Hi! Welcome to my 3 part series on wool appliqué. Starting today, and over the two weeks following, I will share the steps I take when working on a wool appliqué project. I will share my tips and advice so you can take on wool appliqué with new confidence. Of course my advice and tips are not the ultimate word on wool appliqué, this is just how I teach it. I have also filmed a 3 part mini video tutorial series that I will share along with these posts. I know many people are visual learners so I think the videos will help in that area. Feel free to share your comments and tips below!
Throughout the series, I will highlight the tools that are needed for wool appliqué. These are things I find essential. Of course, these are not all the tools out there used for wool appliqué. You may find others available as you get more into wool appliqué that you find helpful and essential.
First, you need the pattern template page, some card stock, scissors for cutting paper and a regular or mechanical pencil.
You can either make a copy of the template page directly onto the cardstock, if your printer will do that, or you can trace the shapes from the pattern page and then glue them to the card stock. I like to keep the pattern intact in case I want to use it later. Either way, this makes your templates reinforced for repeated use.
Cut the templates from the card stock using the scissors. You can see that the templates are marked with how many of the shapes are needed and from what color wool. Once you have used them, you can place them in a bag and attach the it to the pattern for future use.
My next essential tool is fusible web. My favorite brand is Heat n’ Bond Featherlight. I find that it is the right weight and does not add any stiffness to my wool appliqués.
There are other fusibles on the market and if you like, feel free to experiment and find the one you like the best.
Now it’s time to trace the templates onto the fusible using your regular or mechanical pencil. Trace them onto the paper side of the fusible web. If you have any templates that are not symmetrical, you need to reverse that template before tracing since the fusible will be fused onto the back side of the wool. For this example, that is the flower pot.
Since I want the handle to face left on my project, I need to trace the pot template onto the fusible with the handle facing right as shown above.
When tracing the shapes, make sure to leave enough space to cut them out outside the drawn lines by a bit. I don’t like to cut the fusible shapes out right on the line because I use the line later when cutting the wool pieces out. This assures me that I don’t lose any of the shape of the motif. See photos below:
However if you have templates, like the leaves in the center photo, that will be from the same piece of wool, you can trace them very close together. It’s a good idea to do this because wool is expensive and you want as little waste as possible.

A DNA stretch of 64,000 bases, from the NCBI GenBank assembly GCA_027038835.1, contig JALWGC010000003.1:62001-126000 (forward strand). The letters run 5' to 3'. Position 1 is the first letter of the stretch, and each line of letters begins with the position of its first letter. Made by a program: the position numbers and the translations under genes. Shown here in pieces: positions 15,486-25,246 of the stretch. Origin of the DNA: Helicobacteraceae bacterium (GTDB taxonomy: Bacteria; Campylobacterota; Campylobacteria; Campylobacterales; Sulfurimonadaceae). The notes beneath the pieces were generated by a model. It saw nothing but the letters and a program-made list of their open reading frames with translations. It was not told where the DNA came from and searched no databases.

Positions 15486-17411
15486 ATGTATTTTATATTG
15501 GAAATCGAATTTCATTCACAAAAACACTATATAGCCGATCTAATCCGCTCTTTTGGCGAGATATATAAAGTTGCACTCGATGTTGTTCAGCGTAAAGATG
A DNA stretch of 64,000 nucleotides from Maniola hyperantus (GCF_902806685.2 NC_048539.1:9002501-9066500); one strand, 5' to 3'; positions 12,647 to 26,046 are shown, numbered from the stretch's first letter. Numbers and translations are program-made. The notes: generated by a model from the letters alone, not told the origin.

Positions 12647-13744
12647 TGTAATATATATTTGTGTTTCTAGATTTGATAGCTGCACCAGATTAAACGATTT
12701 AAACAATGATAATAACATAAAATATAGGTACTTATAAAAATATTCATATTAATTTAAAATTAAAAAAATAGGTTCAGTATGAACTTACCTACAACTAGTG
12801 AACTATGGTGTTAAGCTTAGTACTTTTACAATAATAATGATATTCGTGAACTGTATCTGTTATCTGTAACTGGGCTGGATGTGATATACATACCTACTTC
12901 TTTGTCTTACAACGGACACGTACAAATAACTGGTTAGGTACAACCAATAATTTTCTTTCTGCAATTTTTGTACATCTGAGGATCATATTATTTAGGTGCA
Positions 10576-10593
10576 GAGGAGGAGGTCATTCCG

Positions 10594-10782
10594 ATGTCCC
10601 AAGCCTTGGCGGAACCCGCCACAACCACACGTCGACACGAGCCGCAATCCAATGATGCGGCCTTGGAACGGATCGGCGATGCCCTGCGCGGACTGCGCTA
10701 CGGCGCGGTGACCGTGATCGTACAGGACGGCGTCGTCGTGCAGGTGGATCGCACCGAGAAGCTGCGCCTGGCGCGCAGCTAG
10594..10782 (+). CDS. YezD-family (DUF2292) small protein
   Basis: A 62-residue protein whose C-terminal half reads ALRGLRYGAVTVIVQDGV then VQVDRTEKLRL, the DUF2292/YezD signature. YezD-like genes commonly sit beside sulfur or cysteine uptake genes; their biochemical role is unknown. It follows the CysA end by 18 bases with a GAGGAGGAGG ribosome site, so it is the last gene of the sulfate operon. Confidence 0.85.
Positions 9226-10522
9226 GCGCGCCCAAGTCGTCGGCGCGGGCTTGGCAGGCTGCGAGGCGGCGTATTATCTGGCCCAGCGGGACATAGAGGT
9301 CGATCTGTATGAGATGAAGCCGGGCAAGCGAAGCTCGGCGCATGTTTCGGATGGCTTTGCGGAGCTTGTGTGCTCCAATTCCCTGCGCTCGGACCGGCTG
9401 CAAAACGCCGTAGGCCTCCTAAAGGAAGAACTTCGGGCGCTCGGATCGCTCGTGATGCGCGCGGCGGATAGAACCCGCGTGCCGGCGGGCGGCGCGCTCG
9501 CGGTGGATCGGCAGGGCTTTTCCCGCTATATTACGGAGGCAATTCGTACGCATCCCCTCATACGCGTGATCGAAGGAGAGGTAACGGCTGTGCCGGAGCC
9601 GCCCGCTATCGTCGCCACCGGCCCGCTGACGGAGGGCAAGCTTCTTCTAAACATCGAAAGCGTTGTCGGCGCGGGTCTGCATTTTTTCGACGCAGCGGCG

Once you have them all cut out and ready to go, it’s time to prepare the background before we move on to fusing wool and laying out the design, which will be in part 2 next week.
Preparing the Background
Step 1: To get the background ready for the design and stitching, I have a few steps to prepare it. First, I like to reinforce the edges of the block with Fray Check.
Doing this prevents fraying while handling the block as you stitch. If your fabric frays a lot, you could lose seam allowance and your block will no longer measure the size it should. Now this is an optional step, but I recommend it highly.
Step 2: The next step in preparing the background is defining your stitching space. I like to measure in 1/2″ from all sides and draw a line. The space inside those lines is where the design will be laid out and stitched.
By defining the space ahead of time, you won’t accidently stitch some of your design into the seam allowance where it will be cut off when you sew the blocks together. I do 1/2″ on all sides so it keeps the design 1/4″ away from the seam allowance.
Step 3: Finally, I like to draw lines or make fold lines in the background to act as a guide for laying out my appliqué motif.
The photos above show how I fold and crease my background. I also use the fabric marking pencil I used to mark the lines on the outside of the background to place a “dot” in the center of the block as a point of reference. If you don’t want to fold and do creases, use a ruler and the fabric marking pencil and lightly draw those quadrant lines.
Here is my mini video tutorial covering what I talked about this week:
So that’s it for this week! Come back next week on December 27th for part 2.
Ask me questions or leave comments below and you will be entered into a drawing for a wool appliqué gift pack that includes my pattern, Snugg-let Sweet Summer, Roxanne’s small glue, a pack of chenille needles and a ball of Valdani Perle cotton.
The drawing will be on Monday, January 10th at the end of the 3 part series! **We have a winner! Congrats, Wendy!***
Cathy R Weatherford says
Thank you for this good tutorial, very easy to understand. All good reminders
Rebecca Kober says
Thank you for sharing this series. Wool applique is so pretty and fun to do!
Love wool appliqué! I like to use Soft Fuse fusible. You can see through it to trace the pattern. Its also easy to stitch through. I do use Valdani pearl cotton. I use all weight sizes, 12, 8, & 5, depending on what look I want. Thanks for tutorial. Looking forward to next one.
Yes, I have heard of Soft Fuse from a student and plan to try it out. Thanks for the recommendation!
Thank you for this tutorial. Many reminders of good techniques, a new product and a new use for an old product. I have not used heat and bond featherweight but I plan to try it. And using fray check to stabilize the edges of the background fabric was an ah-ha moment for me.